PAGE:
Brianna opened her mouth to inquire about a great many things surrounding Olanda's near-magical transformation to the mythical warrior, but before she could get a single syllable across her lips, an entire platoon of soldiers came running for the two women. The questions that were burning on her mind were replaced by a heartfelt groan, and she looked toward the heavens in the hope she had earned just a little respite. The heavy footfalls that came closer offered her a strong hint that she hadn't.

"Oh, so now you show up!  Better late than never!" Brianna growled as the first of the militiamen reached her, but her small insurrection ended when two of the men grabbed her under her arms and yanked her to her feet with no regard for her well-being.

Brianna let out a pained yelp and tried to yank her arms free even before she was fully upright. She wasn't strong enough to fight the soldiers, but she soon received help from an unexpected source - her parents, who came bounding into the center of the square. In no time, her father had shoved the two soldiers away so the path was clear for his wife, and Sannita Eberlind exploited that to the fullest by wrapping her arms around her daughter.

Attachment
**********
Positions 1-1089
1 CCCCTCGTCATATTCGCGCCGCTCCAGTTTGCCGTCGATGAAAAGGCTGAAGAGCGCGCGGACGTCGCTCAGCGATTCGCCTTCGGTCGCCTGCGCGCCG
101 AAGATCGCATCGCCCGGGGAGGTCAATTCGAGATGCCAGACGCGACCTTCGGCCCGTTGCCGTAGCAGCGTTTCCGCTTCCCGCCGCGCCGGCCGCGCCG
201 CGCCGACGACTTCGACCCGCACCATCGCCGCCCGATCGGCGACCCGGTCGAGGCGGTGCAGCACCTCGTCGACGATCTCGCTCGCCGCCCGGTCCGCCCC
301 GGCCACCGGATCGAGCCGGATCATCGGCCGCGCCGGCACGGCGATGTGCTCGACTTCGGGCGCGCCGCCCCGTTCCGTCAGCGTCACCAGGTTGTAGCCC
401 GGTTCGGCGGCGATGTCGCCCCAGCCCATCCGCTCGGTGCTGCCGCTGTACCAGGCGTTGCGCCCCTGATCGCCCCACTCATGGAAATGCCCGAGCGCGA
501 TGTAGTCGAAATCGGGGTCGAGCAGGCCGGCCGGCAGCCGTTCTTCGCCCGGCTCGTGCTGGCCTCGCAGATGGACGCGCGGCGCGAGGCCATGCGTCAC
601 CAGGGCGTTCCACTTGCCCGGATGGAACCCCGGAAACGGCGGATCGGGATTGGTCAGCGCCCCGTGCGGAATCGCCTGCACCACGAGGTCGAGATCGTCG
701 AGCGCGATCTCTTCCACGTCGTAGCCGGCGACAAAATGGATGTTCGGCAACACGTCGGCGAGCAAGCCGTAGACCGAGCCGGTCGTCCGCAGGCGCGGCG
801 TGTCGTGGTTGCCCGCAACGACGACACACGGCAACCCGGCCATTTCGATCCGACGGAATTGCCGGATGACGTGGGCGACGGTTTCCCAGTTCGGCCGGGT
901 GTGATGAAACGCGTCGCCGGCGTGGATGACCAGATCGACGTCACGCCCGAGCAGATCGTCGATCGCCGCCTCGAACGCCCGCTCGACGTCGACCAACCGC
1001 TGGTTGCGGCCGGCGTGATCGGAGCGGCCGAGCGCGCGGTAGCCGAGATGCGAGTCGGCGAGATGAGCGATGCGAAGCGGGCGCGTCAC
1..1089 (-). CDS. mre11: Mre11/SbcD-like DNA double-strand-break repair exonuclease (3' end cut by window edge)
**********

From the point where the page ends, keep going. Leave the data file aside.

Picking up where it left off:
"Oh!" Brianna cried, diving into her mother's safe arms. With tears streaming down their cheeks, they gave each other the biggest hug they had ever shared. "Oh, Mother, I am so happy to see you… so very happy indeed!  By all the Gods above, I have never been so frightened… never!  Not even in the fire last year…"

"Hush, child… I cannot speak now," Sannita croaked, giving her daughter another strong squeeze.

When they finally separated, Brianna's solitude only lasted for a few moments before her father mirrored his wife's gesture and pulled his daughter in for a new, equally strong hug. Finishing off by framing Brianna's fair, though flushed, face with his hands, he shook his head over and over like he couldn't fathom that his little girl was still alive.

Down on the filthy ground, Olanda rubbed her face. A few rattling coughs that escaped her proved she hadn't recovered fully despite Brianna's best efforts at kissing her back to life. "Good day to you, Sir. And you, Lady Sannita," she said and tipped her non-existent cap.

Kieran just stared at the owner of the Speckled Rooster like he hadn't noticed her before, but Sannita knelt next to the prone woman to look at the many little cuts and bruises tainting her bronzed skin. "Oh!  Lady Olanda… what are you doing here?  Oh, you look quite awful!"